SERVICE REMEMBERS ULTIMATE SACRIFICE OF OFFICERS
LOCAL police, staff members and members of the public attended the National Police Remembrance Day service at the Burdekin PCYC to honour police officers who have died in the course of their duties.
Inspector Glenn Doyle said every officer took considerable risk each day they went to work in the name of making Queensland safe.
“The current police that are here are fully aware that today can be a great day, but it also could be the worst day for them as well, depending on what phone calls and what happens around the Burdekin,” Inspector Doyle said.
“The honourable commitment police make every day deserves to be recognised, hence the importance of this date.”
Local police officers, Constable Monica Stafford, Constable Alyssa Gorton and Constable Kate Neal were in attendance and said they loved the lifestyle of the Burdekin.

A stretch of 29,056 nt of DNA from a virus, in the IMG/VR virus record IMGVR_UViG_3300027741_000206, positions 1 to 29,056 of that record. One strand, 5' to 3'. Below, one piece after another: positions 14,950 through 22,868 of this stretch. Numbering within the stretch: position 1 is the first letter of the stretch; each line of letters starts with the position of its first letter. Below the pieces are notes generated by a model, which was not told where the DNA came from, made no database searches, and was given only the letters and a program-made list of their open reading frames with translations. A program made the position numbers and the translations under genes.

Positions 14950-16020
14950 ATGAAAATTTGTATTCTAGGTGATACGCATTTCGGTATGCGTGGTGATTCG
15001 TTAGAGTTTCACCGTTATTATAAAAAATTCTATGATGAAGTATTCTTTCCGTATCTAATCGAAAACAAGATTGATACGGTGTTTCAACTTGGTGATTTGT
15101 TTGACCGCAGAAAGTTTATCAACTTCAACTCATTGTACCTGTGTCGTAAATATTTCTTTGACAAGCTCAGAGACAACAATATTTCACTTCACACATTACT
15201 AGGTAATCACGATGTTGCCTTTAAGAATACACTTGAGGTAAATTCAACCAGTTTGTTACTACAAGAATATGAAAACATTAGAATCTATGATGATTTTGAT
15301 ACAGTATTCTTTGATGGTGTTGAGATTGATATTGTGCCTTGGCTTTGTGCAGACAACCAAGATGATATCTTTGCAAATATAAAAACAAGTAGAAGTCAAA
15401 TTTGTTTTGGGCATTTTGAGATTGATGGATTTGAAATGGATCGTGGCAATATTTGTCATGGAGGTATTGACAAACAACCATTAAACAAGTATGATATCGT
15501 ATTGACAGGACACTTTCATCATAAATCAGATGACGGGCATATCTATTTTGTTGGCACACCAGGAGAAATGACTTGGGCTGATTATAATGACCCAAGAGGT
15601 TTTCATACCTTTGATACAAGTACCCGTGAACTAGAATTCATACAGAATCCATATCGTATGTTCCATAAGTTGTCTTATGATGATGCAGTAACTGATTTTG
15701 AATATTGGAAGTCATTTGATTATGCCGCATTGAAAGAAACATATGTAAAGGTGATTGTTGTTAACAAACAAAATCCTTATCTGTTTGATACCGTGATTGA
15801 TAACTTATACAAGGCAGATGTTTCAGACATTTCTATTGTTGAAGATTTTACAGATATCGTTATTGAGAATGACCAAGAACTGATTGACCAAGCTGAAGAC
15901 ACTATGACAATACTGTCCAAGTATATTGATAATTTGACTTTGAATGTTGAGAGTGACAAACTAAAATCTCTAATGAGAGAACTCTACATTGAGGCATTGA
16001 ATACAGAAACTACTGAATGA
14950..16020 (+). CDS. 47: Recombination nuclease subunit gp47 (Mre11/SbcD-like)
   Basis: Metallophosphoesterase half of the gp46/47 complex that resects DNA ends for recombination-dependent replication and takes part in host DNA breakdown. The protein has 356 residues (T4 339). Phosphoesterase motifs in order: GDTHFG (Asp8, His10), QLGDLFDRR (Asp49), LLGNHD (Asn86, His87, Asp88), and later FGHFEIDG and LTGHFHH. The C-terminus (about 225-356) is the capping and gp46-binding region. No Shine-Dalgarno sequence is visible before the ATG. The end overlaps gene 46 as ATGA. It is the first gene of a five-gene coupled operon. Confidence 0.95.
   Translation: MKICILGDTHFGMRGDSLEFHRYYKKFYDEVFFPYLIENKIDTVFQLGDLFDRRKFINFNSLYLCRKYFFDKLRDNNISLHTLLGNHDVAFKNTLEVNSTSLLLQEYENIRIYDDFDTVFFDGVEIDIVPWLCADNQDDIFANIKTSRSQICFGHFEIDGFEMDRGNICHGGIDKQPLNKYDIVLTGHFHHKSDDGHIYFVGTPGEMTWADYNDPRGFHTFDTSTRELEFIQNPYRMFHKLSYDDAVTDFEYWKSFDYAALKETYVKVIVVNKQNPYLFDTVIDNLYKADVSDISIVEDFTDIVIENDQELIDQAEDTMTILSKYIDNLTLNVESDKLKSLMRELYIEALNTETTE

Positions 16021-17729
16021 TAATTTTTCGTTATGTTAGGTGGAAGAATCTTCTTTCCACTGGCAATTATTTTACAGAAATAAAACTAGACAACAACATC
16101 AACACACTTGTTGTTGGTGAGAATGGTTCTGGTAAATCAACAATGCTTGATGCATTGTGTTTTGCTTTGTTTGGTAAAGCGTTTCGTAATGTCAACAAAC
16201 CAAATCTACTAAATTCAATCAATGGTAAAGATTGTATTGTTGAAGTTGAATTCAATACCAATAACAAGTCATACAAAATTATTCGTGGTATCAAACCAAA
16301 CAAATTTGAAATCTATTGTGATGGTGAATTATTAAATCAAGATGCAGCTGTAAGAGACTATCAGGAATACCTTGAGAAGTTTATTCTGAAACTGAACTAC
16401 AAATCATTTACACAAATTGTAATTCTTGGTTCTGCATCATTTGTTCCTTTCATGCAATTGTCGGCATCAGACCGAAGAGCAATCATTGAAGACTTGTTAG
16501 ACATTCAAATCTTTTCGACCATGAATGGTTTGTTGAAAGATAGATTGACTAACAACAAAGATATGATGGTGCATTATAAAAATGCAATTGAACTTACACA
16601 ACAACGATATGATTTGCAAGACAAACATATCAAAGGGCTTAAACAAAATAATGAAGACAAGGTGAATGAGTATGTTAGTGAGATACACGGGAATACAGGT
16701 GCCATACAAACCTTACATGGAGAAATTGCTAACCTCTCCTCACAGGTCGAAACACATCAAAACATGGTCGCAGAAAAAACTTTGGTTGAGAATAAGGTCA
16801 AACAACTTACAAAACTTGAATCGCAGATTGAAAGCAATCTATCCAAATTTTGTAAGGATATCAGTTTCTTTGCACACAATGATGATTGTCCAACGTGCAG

Constable Neal said it was a job that had many challenges, but was extremely rewarding. “Seeing smiles on people’s faces is what makes it worthwhile coming to work every day and making the community safer,” Constable Neal said.
Constable Gorton has been working as a police officer for four months and is starting out her career in the Burdekin and said the community made her feel welcome.
“I have never seen anything like this before, I remember the first day I worked I was walking down the street and everyone was just waving and that is not something you get elsewhere,” Constable Gorton said.
National Police Remembrance Day falls on September 29 each year, with commemorative services throughout Australia.